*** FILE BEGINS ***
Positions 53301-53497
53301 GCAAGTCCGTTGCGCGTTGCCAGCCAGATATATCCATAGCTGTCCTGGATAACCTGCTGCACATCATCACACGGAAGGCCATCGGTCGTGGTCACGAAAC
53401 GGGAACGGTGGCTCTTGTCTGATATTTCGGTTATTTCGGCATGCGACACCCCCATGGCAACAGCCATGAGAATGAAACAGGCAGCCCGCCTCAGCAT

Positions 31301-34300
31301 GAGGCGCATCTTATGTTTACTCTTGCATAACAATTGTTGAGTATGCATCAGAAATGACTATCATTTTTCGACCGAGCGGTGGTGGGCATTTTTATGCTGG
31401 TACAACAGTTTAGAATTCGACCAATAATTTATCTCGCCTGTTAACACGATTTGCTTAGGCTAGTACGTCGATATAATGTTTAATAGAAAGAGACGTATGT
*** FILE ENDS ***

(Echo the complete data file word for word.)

Positions 53301-53497
53301 GCAAGTCCGTTGCGCGTTGCCAGCCAGATATATCCATAGCTGTCCTGGATAACCTGCTGCACATCATCACACGGAAGGCCATCGGTCGTGGTCACGAAAC
53401 GGGAACGGTGGCTCTTGTCTGATATTTCGGTTATTTCGGCATGCGACACCCCCATGGCAACAGCCATGAGAATGAAACAGGCAGCCCGCCTCAGCAT

Positions 31301-34300
31301 GAGGCGCATCTTATGTTTACTCTTGCATAACAATTGTTGAGTATGCATCAGAAATGACTATCATTTTTCGACCGAGCGGTGGTGGGCATTTTTATGCTGG
31401 TACAACAGTTTAGAATTCGACCAATAATTTATCTCGCCTGTTAACACGATTTGCTTAGGCTAGTACGTCGATATAATGTTTAATAGAAAGAGACGTATGT